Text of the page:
If you were going to cover a song, which song would it be ?

I can't really think of anything

What do you see yourself doing in the next 10 years ?

Living, I hope. Just being happy, I suppose.
I would like to think I could survive long enough to pay my mortgage off. Get that out of the way and then perhaps I could think about writing and doing the stuff I want to. I don't see why I wouldn't be playing in a band, ten years from now

Mick Gower/Macart © copyright 1998/1999/2012
All Rights Reserved.



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My thoughts and very best wishes are with John and his family at this time. 


तूर्णमारोग्यमस्तु (tūrnamārogyamastu)

Image result for krishnan images wishing good health






Mick Gower is a former member of the band The Medium. He has known John Richardson and Alan Williams for many years.
Mick is a songwriter. His famous compositions are 'Edward Never Lies' for the Medium, 'Dancing in the Rain' and co-writing 'Eva St. Clair' with Alan Williams.

Mick is extremely talented and designs and makes the most amazing guitars !! He also performs in his own band.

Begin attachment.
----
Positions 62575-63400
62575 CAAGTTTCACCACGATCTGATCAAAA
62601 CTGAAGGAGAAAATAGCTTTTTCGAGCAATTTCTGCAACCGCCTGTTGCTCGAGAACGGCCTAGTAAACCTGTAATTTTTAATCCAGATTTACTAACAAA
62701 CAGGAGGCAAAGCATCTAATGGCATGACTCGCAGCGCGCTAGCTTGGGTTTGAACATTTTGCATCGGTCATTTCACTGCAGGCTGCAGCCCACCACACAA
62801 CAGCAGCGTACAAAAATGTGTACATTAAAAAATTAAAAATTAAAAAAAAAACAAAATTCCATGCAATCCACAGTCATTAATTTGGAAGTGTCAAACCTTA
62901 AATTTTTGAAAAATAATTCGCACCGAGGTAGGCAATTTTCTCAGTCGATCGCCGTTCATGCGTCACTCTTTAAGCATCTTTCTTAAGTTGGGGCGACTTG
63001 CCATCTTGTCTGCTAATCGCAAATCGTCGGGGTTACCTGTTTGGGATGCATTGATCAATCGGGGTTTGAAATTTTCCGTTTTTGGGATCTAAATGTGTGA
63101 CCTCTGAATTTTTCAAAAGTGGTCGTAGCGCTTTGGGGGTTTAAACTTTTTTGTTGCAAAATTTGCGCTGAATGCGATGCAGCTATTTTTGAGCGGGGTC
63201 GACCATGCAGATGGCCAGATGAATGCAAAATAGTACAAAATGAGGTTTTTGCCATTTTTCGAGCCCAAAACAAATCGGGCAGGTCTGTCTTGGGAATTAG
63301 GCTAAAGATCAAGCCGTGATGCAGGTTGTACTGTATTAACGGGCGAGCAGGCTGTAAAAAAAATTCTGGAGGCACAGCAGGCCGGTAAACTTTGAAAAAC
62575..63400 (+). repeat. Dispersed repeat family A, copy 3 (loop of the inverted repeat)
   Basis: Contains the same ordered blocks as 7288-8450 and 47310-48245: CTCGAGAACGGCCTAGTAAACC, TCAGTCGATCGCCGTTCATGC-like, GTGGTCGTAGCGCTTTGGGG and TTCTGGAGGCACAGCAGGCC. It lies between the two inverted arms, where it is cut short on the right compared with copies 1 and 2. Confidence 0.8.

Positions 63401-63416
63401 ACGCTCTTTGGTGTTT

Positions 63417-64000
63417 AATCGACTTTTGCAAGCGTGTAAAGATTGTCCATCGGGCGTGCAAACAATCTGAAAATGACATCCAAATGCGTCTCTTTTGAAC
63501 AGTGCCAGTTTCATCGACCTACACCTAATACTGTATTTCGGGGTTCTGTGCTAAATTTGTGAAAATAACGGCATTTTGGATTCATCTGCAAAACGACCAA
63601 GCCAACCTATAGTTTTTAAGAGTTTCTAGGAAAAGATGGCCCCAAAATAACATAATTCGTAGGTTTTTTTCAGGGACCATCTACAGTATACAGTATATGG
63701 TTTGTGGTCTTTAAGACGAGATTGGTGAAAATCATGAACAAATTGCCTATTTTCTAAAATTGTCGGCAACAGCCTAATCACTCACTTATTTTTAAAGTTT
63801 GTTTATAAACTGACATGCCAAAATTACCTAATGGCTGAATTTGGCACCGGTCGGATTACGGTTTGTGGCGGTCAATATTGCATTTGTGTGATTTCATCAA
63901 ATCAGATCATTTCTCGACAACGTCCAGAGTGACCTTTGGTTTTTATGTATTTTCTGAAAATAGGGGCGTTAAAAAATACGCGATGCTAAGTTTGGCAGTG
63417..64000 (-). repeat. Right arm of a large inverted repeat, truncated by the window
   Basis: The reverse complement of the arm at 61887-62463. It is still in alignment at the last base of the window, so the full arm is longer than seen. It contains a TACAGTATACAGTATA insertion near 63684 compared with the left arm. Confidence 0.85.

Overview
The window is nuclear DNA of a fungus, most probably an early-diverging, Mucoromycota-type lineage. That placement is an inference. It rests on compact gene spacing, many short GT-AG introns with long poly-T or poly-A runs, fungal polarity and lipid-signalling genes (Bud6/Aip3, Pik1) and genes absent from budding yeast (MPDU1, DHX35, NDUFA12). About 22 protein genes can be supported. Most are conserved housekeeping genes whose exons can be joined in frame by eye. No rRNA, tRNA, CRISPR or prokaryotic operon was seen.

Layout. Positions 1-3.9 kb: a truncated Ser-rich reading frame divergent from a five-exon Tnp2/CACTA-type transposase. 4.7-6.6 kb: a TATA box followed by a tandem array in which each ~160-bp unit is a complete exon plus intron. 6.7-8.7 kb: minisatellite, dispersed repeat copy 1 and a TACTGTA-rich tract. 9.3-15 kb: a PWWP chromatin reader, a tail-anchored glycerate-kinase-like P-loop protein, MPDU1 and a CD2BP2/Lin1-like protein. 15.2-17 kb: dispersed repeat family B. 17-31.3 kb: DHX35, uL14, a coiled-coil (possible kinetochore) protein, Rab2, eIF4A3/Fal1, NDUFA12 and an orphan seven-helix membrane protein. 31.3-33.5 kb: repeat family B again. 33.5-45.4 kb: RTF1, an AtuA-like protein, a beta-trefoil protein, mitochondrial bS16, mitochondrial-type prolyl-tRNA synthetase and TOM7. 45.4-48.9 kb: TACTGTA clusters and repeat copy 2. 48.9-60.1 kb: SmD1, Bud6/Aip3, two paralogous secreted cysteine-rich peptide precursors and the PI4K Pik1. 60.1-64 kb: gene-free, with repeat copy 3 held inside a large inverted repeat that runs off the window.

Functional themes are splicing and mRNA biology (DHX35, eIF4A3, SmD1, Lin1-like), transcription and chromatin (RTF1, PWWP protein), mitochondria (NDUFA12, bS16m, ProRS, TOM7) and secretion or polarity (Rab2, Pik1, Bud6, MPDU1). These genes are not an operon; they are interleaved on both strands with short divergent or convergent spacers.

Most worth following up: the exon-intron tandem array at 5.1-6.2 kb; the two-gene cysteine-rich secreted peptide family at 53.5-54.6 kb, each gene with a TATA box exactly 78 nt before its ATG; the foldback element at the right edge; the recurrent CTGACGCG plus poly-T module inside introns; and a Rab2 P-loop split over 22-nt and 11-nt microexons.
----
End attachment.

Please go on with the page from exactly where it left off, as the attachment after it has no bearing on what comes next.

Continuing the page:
I am very pleased to say, that Mick and I have become good friends through this website. I'd like to take this opportunity to thank him very much for his time and for the honour of interviewing him.


This little tune apparently just popped into Mick's head.
I think it's a really catchy little tune

You could imagine Alan doing the weather report, couldn't you ??
I think he'd do a much better job than some of the weather guys.
He'd sure look a lot better too !!


Dancing in the Rain

M. Gower 1976

I don't remember going out last night.

 Someone said I made myself a fool.



I don't recall the things they said I did

I know I never do that as a rule.


I can't remember anything,

I must be quite insane.


 Cos, all I can remember is

Dancing in the rain.

I just can't seem to concentrate,

try time and again.

But, all I can remember is

Dancing in the rain.


 Did you really say the things you said.

Was it true, or is it fantasy ?

Did I lead you on or was I led.

Was it really you or was it me ?

I can't remember anything,

I must be quite insane!

Cos, all I can remember is

Dancing in the rain.


I've ruined my best shoes.

(Dancing in the rain)

I'm soaked right to the skin.

(Dancing in the rain)

I been dancing in the rain.

(Dancing in the rain)

What a funny mood I'm in.



The doctor said I should of stayed in bed.

I guess I should have tried to phone you.

But I just had to see your face again.

Now, I think, I've got pneumonia.

I can't remember anything,

I must be quite insane.

Cos, all I can remember is

Dancing in the rain.

I just can't seem to concentrate,

try time and again.

But, all I can remember is

Dancing in the rain.
(Rain, rain, rain, rain)